Beef up beds with Beautiful biennials

Amateur Gardening|May 16, 2020

Beef up beds with Beautiful biennials
Sow seeds now to guarantee gorgeous gap-filling flowers in a year’s time – we promise the results will definitely be worth the wait, says Anne Swithinbank
Anne Swithinbank
AS May leans towards June, there is sometimes a lull in flower colour as we wait for bedding plants to bulk up and herbaceous perennials to hit their high summer stride. Perfect for filling this gap is a group of plants described as biennial because they are sown one year to flower the next. This might sound like a test of patience, but these colourful characters are well worth the wait.

Sowings made from May to July yield young plants ready to set out in late summer or early autumn, so they can put down good roots into warm, moist soil. Hardy ground-covering rosettes then sit tight through winter, ready to rise up and flower from the following spring. Most biennials are simple, rather than highly bred plants, and their pretty, semiwild appearance is ideally suited to the modern, wildlife-friendly garden. Many, like native viper’s bugloss (Echium vulgare) attract pollinating insects and are adept self-seeders, happy to just get on and grow untended.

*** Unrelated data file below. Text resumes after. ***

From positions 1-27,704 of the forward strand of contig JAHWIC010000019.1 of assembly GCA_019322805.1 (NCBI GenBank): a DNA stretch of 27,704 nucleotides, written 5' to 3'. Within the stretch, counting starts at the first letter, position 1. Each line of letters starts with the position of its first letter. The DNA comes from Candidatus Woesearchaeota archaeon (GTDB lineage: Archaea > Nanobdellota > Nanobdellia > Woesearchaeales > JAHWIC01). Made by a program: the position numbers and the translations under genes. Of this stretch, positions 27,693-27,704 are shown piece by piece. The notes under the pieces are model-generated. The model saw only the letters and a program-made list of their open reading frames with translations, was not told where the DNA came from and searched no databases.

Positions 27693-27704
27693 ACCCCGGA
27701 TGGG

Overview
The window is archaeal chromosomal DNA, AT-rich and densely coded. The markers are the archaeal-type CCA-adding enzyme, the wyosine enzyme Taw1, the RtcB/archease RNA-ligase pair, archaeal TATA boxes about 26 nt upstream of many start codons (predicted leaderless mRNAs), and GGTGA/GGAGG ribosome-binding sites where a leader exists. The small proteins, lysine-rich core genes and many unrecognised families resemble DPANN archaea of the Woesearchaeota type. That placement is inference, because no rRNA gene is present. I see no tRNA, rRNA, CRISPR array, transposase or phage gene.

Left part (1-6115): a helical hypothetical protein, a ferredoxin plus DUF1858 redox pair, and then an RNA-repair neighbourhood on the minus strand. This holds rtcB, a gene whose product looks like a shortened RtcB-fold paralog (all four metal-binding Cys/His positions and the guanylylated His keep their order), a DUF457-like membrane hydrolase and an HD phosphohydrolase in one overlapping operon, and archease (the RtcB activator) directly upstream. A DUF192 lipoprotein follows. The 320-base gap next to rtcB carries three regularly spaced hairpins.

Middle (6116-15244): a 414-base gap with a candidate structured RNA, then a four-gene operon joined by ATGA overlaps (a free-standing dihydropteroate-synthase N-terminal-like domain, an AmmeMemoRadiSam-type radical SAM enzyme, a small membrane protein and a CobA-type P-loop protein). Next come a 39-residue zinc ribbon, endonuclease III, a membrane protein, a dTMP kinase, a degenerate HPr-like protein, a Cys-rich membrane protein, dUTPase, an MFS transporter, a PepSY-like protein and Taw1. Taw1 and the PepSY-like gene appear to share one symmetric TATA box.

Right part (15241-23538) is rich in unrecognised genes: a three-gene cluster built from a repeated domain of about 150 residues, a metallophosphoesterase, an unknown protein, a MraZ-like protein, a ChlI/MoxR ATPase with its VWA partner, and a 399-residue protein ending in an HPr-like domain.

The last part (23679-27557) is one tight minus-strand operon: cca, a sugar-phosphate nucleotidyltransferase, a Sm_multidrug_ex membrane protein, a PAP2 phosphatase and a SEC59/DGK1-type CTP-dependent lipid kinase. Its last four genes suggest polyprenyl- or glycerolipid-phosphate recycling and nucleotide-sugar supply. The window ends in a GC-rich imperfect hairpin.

Marvellous myosotis

In my garden the show starts with a sea of blue forget-me-nots descended from plants added some 15 years ago. Any growing in the wrong place are easily pulled up. These are soon followed by honesty, which shines out from dry, shady corners and hedge bottoms, doubling as food plants for the caterpillars of orange tip butterflies. Their flat seedpods start off green, before turning to silvery coins that persist well into winter. June brings towering foxgloves and borders threaded with fragrant sweet rocket, whose white, pink or purple four-petalled flowers glimmer at dusk. There are plenty of options for drier conditions, where biennial clary (Salvia sclarea ‘Turkestanica’) will shimmer alongside the giant silvery thistles of onopordums. Horned and Iceland poppies enjoy well-drained gravel and scree beds.

Many garden biennials are, by nature, short-lived perennials, although they tend to turn woody and produce fewer flowers in their third year. I enjoy their fleeting character, which I view as an opportunity to ring the changes from year to year. And with more time to spend in the garden yet restricted access to plants, now seems the ideal time to sow for next year’s blooms.

6 beautiful border biennials

Anchusa azurea

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May 16, 2020